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According to the President of Nigeria Association Of Nephrology (NAN), Prof(Dr) IFEOMA ULASI,

Over 20 million Nigerians Have Kidney & LIVER diseases.

In reference to world health Expectancy Nigeria is the 2nd Country To Have the highest number of Liver Diseases (2nd To Egypt).

Fact From Science Direct: Alcohol Associated Liver Disease (AALD) is the major cause of Liver Diseases World wide Followed by

  1. Sugar
  2. Carbonated Drinks(Coke, Fanta, Sugar Soda Drinks)
  3. Alcohols Drinks
  4. Salt
  5. Dehydration
  6. High Blood Pressure
  7. Diabetes
  8. Saturated fats{Red Meats & Fatty/oily Food)
  9. Drug Abuse Etc.


The liver is an organ about the size of a football. It sits just under your rib cage on the right side of your abdomen. The liver is essential for digesting food and ridding your body of toxic substances.

EARLY STAGES OF KIDNEY & LIVER FAILURE May not cause any symptoms.


If signs and symptoms of liver disease do occur, they may include:

  • Skin and eyes that appear yellowish (jaundice)
  • You're more tired, have less energy or are having trouble concentrating.
  • Abdominal pain and swelling
  • You're having trouble sleeping.
  • Swelling in the legs and ankles
  • You feel the need to urinate more often.
  • Itchy skin
  • You see blood in your urine
  • Dark urine color
  • Your urine is foamy
  • Pale stool color
  • You're experiencing persistent puffiness around your eyes
  • Chronic fatigue
  • Your muscles are cramping
  • Nausea or vomiting
  • Loss of appetite/Poor Appetite
  • Tendency to bruise easily

Most Common Liver & Kidney Diseases Are:

Bloated Liver: Too many toxins or fats in your blood can cause liver inflammation (hepatitis). If you have an enlarged liver (hepatomegaly), your liver is swollen beyond its normal size. This is a symptom of an underlying problem. Most often, it's a type of liver disease, causing it to swell with inflammation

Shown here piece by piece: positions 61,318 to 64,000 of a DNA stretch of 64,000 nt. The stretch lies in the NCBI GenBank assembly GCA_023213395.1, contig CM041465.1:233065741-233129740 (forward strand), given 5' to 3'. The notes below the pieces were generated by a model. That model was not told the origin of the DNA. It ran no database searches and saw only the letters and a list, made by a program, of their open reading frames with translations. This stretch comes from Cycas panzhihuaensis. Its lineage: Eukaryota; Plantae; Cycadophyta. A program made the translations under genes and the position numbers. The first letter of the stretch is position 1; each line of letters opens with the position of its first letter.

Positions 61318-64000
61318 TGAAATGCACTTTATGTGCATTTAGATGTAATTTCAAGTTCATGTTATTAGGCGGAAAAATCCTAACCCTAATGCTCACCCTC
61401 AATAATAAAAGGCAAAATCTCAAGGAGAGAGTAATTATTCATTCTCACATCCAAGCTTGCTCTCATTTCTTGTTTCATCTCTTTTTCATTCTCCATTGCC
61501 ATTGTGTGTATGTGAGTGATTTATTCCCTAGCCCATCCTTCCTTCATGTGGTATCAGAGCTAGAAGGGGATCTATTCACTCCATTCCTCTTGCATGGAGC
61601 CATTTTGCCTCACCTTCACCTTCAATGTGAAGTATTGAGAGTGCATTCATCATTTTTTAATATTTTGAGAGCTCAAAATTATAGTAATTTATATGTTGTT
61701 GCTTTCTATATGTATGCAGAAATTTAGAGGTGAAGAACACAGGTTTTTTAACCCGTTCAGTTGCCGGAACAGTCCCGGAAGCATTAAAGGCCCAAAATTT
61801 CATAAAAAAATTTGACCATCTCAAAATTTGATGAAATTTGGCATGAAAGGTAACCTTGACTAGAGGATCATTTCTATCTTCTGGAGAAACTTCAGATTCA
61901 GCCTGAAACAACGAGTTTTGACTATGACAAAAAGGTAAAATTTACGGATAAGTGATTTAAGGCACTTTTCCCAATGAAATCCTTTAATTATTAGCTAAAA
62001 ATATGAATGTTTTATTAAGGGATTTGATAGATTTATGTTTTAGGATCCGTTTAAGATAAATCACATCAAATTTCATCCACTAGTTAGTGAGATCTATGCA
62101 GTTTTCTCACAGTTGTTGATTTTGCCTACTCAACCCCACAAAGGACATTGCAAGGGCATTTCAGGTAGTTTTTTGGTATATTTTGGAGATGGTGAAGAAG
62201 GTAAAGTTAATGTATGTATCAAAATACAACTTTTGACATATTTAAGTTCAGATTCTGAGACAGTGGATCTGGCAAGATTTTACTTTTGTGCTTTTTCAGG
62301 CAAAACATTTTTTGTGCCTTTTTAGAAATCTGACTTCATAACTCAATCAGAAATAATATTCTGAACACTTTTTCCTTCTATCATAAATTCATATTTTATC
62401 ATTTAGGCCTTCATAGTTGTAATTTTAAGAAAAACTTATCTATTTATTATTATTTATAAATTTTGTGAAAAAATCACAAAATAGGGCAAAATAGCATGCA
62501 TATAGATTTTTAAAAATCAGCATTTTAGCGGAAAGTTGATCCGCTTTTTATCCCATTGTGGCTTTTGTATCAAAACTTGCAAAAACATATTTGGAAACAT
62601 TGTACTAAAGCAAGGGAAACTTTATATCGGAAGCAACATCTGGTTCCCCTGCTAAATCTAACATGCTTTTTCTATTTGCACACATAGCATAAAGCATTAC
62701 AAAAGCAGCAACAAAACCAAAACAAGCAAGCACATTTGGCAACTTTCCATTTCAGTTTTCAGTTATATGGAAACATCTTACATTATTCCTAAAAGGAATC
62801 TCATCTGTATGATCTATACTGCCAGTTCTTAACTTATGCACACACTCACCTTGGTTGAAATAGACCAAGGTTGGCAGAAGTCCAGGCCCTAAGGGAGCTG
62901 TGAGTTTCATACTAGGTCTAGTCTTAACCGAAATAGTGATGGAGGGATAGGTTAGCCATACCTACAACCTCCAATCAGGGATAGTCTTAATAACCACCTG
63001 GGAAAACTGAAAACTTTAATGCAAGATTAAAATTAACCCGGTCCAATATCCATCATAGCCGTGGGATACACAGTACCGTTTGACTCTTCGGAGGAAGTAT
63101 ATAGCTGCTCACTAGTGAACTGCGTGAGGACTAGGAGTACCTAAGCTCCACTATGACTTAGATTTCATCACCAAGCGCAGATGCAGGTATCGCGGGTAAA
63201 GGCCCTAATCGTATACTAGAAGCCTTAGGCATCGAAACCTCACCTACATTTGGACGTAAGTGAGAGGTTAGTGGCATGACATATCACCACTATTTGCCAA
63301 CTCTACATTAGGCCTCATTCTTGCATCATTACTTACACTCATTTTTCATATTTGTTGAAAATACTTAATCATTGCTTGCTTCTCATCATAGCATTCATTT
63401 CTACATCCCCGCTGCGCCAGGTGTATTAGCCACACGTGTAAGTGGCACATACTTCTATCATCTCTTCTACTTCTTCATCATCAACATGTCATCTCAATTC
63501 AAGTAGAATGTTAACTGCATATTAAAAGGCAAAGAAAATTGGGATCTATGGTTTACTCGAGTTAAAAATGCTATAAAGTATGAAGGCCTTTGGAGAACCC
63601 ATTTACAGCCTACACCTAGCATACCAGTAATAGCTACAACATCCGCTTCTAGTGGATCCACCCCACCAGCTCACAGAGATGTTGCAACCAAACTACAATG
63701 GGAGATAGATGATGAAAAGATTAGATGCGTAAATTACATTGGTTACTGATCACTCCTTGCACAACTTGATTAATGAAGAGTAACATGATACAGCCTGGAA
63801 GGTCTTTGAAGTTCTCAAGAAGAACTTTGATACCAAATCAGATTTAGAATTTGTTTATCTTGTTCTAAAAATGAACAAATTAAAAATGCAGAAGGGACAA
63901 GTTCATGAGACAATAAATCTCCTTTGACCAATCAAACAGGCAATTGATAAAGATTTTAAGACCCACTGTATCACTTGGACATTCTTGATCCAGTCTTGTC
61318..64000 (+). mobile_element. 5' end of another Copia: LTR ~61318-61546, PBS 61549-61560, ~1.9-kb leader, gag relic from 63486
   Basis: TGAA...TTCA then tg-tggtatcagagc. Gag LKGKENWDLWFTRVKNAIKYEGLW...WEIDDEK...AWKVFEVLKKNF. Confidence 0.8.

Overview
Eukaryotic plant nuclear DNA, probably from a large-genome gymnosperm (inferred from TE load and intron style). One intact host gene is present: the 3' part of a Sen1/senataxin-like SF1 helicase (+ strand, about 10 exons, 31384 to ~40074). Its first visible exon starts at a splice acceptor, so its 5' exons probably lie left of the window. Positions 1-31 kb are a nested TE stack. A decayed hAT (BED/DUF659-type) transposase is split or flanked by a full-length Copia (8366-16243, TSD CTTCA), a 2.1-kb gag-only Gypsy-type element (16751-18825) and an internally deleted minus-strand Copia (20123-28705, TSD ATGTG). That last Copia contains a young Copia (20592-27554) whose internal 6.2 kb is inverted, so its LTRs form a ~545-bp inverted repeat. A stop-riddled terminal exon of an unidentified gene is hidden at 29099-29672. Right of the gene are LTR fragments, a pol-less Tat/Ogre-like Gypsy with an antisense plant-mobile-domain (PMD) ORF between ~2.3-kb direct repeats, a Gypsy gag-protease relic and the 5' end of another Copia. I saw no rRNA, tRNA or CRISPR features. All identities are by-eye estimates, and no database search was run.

Bloated Liver: Too many toxins or fats in your blood can cause liver inflammation (hepatitis). If you have an enlarged liver (hepatomegaly), your liver is swollen beyond its normal size. This is a symptom of an underlying problem. Most often, it's a type of liver disease, causing it to swell with inflammation. Common Causes Are As Follows: Alcohol Use, Large Doses Of Medicines(supplements, vitamins), Poor Eating Habits, Hepatitis Viruses, Infections etc.

Kidney stones: Kidney stones (also called renal calculi, nephrolithiasis or urolithiasis) are hard deposits made of minerals and salts that form inside your kidneys. Diet, excess body weight, some medical conditions, and certain supplements and medications are among the many causes of kidney stones.

Chronic kidney disease: Damaged of the renal parenchyma that results in chronic deterioration of kidney function. AKA KIDNEY DAMAGED

Fatty liver Disease: Fatty liver disease means you have extra fat in your liver. You might hear your doctor call it hepatic steatosis. Heavy drinking & Eating saturated fatty food like red meat, makes you more likely to get it. Over time, too much alcohol leads to a buildup of fat inside your liver cells. This makes it harder for your liver to work.

Polycystic kidney disease: Polycystic kidney disease (PKD) is an inherited disorder in which clusters of cysts develop primarily within your kidneys, causing your kidneys to enlarge and lose function over time. Cysts are noncancerous round sacs containing fluid. The cysts vary in size, and they can grow very large.

Cirrhosis(Scarring Liver): Cirrhosis is a late-stage liver disease in which healthy liver tissue is replaced with scar tissue and the liver is permanently damaged. Scar tissue keeps your liver from working properly. Many types of liver diseases and conditions injure healthy liver cells, causing cell death and inflammation.

Alcoholic Liver: Drinking a large amount of alcohol, even for just a few days, can lead to a build-up of fats in the liver. This is called alcoholic fatty liver disease, and is the first stage of ARLD. Fatty liver disease rarely causes any symptoms, but it's an important warning sign that you're drinking at a harmful level.

Glomerulonephritis: Glomerulonephritis (gloe-MER-u-loe-nuh-FRY-tis) is inflammation of the tiny filters in the kidneys (glomeruli). The excess fluid and waste that glomeruli (gloe-MER-u-lie) remove from the bloodstream exit the body as urine. Glomerulonephritis can come on suddenly (acute) or gradually (chronic).

Urinary tract infections: A urinary tract infection (UTI) is an infection of the urinary system. This type of infection can involve your urethra (a condition called urethritis), kidneys (a condition called pyelonephritis) or bladder, (a condition called cystitis). Your urine typically doesn't contain bacteria (germs)